The ninth and latest edition of the Budapest-based, English-language literary and arts magazine Panel deals with the harrowing subject of war and the shifting concept of home. Publisher Masha Kamenetskaya and her dedicated team, some personally affected by the nearby conflict, made the brave decision to dedicate their recent issue to experiences and reactions over the border and beyond. The result, available at leading bookstores across Budapest, is a raw, honest documentation, and one offering hope to all concerned.
Ukrainian artists showcased in latest edition of Budapest cultural magazine Panel
Having published eight previous editions of their cultural magazine, an offshoot of Budapest Friday Night Stories at Massolit bookstore, the team at Panel was immediately plunged into a serious dilemma about the next one.
Until now, the content had mainly revolved around Budapest – although, as pointed out in one of our previous articles, there were plans to broaden Panel’s horizons around the region.
Then, suddenly, war broke out in Ukraine, a war they could neither ignore nor treat lightly – not least because their members were close to people personally involved. Apart from helping out wherever they could, rushing to the border to distribute food, blankets and warmth, they realised they should provide contemporary Ukrainian writers and artists with an outlet to express their thoughts and creative reactions to what was going on around them.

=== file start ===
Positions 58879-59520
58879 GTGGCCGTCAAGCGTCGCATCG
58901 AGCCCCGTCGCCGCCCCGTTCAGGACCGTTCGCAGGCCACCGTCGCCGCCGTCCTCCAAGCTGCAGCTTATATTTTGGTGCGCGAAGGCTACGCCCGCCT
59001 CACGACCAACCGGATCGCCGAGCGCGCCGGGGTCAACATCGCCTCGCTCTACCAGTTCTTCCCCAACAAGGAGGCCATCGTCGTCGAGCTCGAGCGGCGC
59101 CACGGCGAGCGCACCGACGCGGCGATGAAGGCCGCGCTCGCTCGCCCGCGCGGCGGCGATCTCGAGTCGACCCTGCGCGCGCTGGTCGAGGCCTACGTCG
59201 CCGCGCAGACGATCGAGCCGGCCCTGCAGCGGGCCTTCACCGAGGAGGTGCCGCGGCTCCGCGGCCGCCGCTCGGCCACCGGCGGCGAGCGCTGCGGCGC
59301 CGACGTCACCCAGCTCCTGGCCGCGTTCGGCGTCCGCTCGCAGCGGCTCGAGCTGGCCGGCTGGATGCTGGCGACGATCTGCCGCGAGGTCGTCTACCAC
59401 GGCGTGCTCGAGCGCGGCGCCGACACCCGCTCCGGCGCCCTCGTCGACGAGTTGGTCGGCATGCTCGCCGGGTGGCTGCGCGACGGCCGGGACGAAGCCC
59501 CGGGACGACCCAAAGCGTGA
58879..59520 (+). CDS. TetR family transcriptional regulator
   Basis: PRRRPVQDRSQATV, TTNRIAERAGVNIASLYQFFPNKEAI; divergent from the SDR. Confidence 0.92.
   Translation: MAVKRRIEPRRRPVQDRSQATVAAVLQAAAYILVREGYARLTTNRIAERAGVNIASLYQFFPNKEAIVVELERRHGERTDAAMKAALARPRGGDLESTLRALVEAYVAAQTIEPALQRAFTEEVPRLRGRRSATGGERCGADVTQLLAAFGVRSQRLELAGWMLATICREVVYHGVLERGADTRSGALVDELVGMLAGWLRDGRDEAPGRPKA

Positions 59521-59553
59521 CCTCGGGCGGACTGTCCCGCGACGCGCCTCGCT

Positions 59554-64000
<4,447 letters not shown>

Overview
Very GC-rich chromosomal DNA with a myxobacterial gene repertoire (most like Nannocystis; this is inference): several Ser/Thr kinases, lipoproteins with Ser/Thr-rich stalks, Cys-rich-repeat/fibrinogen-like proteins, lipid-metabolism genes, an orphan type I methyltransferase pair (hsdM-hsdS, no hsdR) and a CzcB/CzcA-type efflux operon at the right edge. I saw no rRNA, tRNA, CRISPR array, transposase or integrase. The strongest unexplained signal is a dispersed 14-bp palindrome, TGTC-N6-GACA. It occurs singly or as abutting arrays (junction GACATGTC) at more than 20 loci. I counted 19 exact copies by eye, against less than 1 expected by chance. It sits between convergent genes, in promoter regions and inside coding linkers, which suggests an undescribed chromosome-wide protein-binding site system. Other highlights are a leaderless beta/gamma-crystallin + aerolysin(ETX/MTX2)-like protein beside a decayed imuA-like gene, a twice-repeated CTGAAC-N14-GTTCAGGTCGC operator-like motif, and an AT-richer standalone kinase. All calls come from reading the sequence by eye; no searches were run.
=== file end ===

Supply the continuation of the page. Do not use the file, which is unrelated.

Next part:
“All along,” say Panel’s Masha Kamenetskaya and Maria Gyarmati, “we have had to deal with something that has been tearing us apart from the inside out”.
Within edition 9, underscored by compassion, prose and non-fiction pieces reflect concepts of loss and home. Books by contemporary Ukrainian writers are reviewed, anti-war poetry published and, in more of a departure to previous editions, works by Ukrainian artists were both reproduced in Panel and exhibited at the MÁNYI Kulturális Műhely. Some may be available in print form at Panel events later this autumn.
As Maria Gyarmati expresses so well in her short essay, Canvas of War: “Artists absorb reality and turn it into beauty and emotions on canvas… Ukrainian artists capture the horror that surrounds them… Russian artists who oppose the war are struggling to make their voices heard as well… In this issue of the magazine, we publish works by artists reflecting on their most difficult experiences, the demons of war, despair, with the hope that all the bloodshed will soon end”.
Panel magazine 9
Panel 9 (€3) is available from: Írok Boltja, the Ludwig Museum, Massolit, the Oxford Bookshop and online here. Submissions are now open for Panel 10, due for publication next winter.